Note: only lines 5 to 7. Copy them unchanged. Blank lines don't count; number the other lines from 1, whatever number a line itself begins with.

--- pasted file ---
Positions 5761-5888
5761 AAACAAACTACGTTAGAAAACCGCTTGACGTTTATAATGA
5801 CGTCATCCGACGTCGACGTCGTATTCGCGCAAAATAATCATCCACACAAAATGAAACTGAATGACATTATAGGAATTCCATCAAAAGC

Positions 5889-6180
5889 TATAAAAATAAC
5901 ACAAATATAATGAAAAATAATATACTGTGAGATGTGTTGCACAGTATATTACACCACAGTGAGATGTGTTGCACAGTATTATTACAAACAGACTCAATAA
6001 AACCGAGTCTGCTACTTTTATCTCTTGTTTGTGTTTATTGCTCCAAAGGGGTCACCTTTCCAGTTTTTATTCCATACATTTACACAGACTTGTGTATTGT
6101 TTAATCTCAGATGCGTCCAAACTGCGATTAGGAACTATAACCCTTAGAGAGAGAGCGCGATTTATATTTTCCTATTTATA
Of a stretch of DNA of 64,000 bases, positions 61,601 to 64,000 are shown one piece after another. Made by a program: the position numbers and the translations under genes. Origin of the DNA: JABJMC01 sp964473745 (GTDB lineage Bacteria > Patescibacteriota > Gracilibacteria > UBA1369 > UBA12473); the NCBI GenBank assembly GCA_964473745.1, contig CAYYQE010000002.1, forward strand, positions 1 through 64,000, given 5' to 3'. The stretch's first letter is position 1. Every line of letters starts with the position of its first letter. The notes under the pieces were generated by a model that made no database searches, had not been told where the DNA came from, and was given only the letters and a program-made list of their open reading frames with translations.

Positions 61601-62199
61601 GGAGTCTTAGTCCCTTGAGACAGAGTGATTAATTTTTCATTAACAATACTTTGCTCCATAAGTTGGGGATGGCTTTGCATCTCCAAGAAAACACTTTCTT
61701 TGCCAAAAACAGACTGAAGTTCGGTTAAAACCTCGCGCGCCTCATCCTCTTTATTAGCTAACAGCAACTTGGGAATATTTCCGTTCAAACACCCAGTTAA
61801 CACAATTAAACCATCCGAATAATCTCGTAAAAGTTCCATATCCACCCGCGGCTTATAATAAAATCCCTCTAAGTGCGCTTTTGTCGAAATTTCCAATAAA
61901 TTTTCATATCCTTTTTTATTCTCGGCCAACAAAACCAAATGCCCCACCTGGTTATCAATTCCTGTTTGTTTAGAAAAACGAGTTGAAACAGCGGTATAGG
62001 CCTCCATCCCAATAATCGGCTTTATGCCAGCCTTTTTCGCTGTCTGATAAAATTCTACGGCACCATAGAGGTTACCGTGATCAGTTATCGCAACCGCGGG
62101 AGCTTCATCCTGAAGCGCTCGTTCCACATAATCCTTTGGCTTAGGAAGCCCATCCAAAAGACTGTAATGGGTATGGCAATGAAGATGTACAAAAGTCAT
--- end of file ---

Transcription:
5889 TATAAAAATAAC
5901 ACAAATATAATGAAAAATAATATACTGTGAGATGTGTTGCACAGTATATTACACCACAGTGAGATGTGTTGCACAGTATTATTACAAACAGACTCAATAA
6001 AACCGAGTCTGCTACTTTTATCTCTTGTTTGTGTTTATTGCTCCAAAGGGGTCACCTTTCCAGTTTTTATTCCATACATTTACACAGACTTGTGTATTGT